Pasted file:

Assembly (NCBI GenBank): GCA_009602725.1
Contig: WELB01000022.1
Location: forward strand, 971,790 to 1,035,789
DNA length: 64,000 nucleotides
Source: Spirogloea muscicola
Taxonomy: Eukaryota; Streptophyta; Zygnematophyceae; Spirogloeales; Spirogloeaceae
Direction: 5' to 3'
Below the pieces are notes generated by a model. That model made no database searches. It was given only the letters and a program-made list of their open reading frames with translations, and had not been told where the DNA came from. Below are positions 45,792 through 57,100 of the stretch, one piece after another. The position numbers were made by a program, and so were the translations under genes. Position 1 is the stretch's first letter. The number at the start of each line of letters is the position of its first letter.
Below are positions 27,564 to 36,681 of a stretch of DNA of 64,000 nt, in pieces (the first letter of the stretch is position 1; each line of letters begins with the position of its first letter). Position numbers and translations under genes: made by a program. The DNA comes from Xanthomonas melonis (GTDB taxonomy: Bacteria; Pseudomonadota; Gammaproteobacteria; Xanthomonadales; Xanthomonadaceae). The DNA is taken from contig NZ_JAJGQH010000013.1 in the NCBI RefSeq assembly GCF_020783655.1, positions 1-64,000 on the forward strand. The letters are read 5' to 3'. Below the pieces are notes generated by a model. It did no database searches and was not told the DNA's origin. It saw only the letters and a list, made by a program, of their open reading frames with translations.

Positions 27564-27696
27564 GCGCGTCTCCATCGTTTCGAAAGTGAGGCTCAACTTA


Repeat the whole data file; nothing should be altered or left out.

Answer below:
Assembly (NCBI GenBank): GCA_009602725.1
Contig: WELB01000022.1
Location: forward strand, 971,790 to 1,035,789
DNA length: 64,000 nucleotides
Source: Spirogloea muscicola
Taxonomy: Eukaryota; Streptophyta; Zygnematophyceae; Spirogloeales; Spirogloeaceae
Direction: 5' to 3'
Below the pieces are notes generated by a model. That model made no database searches. It was given only the letters and a program-made list of their open reading frames with translations, and had not been told where the DNA came from. Below are positions 45,792 through 57,100 of the stretch, one piece after another. The position numbers were made by a program, and so were the translations under genes. Position 1 is the stretch's first letter. The number at the start of each line of letters is the position of its first letter.
Below are positions 27,564 to 36,681 of a stretch of DNA of 64,000 nt, in pieces (the first letter of the stretch is position 1; each line of letters begins with the position of its first letter). Position numbers and translations under genes: made by a program. The DNA comes from Xanthomonas melonis (GTDB taxonomy: Bacteria; Pseudomonadota; Gammaproteobacteria; Xanthomonadales; Xanthomonadaceae). The DNA is taken from contig NZ_JAJGQH010000013.1 in the NCBI RefSeq assembly GCF_020783655.1, positions 1-64,000 on the forward strand. The letters are read 5' to 3'. Below the pieces are notes generated by a model. It did no database searches and was not told the DNA's origin. It saw only the letters and a list, made by a program, of their open reading frames with translations.

Positions 27564-27696
27564 GCGCGTCTCCATCGTTTCGAAAGTGAGGCTCAACTTA